Help Us Help Others:

So we’ve dispelled the silly notion that more guns = less crime. Clearly, the more “law abiding citizens” we have carrying guns around, the more opportunities there are for that person to use their gun in anger. But what about gun control? Does restricting the accessibility of guns do anything to reduce these tragedies? The results seem to depend on the nature of the particular law in question, but once again, we see a pattern where less guns = less crime. Common sense gun legislation seems to have a substantial impact:

A) The Center for American Progress has found “a clear link between high levels of gun violence and weak state gun laws.” (Nicas & Palazzolo, 2013)

B)   The editors at USA Today note that “California has had expanded checks for all guns since 1990 and has cut its firearm mortality rate almost in half, according to one 2012 study done for the Brady Campaign. A wide array of evidence shows that states with more guns have more gun deaths and more police officers killed on duty. States with tighter gun laws have fewer gun-related deaths. (USA Today, 10-5-2015)

C)  Data shows that in states where gun ownership is prohibited by men who have received a domestic violence restraining order, gun-caused homicides of intimate female partners have been reduced by 25%. (Shermer, 2013)

D)  From 2009 to 2013, 60% of guns recovered in crimes in Chicago were originally purchased in states with fewer restrictions on gun ownership, according to police. (Madhani, 2015) This suggests that most of the guns used in crime are a result of lax gun laws. A different report by Mayors Against Illegal Guns turned up similar results, showing that in 2009 states with lax gun laws exported guns involved in crimes at significantly higher rates than states with strict regulations. Ten states with lax gun laws supplied 49% of the 43,000 guns linked to U.S. crime scenes. (Time, Oct. 11, 2010, p. 15)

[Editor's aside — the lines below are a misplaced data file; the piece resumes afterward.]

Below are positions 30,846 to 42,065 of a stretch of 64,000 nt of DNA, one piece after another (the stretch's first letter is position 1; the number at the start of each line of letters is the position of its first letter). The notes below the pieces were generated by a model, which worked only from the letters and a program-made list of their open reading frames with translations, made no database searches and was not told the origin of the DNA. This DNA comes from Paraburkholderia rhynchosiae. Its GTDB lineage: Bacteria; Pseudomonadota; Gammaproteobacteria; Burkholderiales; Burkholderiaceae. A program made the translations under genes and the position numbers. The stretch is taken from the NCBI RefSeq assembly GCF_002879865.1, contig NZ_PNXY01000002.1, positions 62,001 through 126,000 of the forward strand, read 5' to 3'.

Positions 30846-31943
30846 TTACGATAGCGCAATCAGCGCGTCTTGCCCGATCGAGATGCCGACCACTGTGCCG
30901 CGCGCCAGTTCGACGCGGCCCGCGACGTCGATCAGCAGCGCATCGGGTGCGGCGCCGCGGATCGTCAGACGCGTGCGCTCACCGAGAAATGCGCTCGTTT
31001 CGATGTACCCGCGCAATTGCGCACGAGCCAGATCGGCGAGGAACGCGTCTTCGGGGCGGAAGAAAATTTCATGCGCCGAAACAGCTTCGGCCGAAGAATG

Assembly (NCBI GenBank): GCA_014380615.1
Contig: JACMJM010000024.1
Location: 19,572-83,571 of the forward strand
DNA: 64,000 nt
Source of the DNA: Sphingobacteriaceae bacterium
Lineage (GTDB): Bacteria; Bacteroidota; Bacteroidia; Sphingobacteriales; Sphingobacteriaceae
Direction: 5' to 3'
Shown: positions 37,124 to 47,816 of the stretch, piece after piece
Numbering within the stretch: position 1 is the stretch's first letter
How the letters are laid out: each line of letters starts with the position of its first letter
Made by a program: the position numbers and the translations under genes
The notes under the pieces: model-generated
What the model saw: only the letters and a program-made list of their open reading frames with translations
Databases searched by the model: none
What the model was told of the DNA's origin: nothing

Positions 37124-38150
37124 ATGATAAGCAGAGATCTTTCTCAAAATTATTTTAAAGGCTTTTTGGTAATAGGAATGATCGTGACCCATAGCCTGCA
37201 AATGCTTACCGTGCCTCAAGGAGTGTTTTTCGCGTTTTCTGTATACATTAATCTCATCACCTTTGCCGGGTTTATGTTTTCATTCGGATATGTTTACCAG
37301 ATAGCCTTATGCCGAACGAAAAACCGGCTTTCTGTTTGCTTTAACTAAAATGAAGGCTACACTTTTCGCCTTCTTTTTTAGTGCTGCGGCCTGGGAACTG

E)  In the 18 states that have required all handgun sales to be run through various state and federal databases, 46% fewer women are shot to death by intimate partners, according to Elizabeth Avore, legal director for Everytown for Gun Safety. (Welch, 2016)

F) In the 12 states that have enacted laws punishing gun owners who leave their firearms accessible to kids, accidental shooting deaths of children under 15 have dropped by an average of 23%. (Moninger, 2013)

G) Rodrigo Guerrero Velasco, who as mayor was able to reduce violence in his hometown of Cali, Columbia, says that they “found that close to 80 percent of homicides were carried out with firearms.” After instituting a plan to restrict firearm permits (especially around alcohol), they found that “when both alcohol sales (after 2 A.M.) and firearms permits were restricted, there was a 35 percent reduction in homicides versus days when neither were in force. The reduction was 14 percent when firearms alone were restricted.” Keep in mind that this had nothing to do with actually taking guns away, and it didn’t lower the number of guns in the community by a single weapon. People could stilly carry a firearm on those days if they chose to, they just couldn’t do it legally. The fact that this simple measure resulted in 14% less murders, and that combined with less alcohol the reduction was 35%, sheds light on the reality of gun carry laws in our own country. It obliterates the myth that only criminals commit gun crime, since these laws only affected “law abiding” gun carriers. It’s especially relevant in regards to the handful of mentally challenged states that have decided it’s a good idea to let people tote their guns around to bars. Another town in Columbia that mimicked this legislation saw a similar reduction in murder rates when guns were restricted. (Guerrero-Velasco, 2015)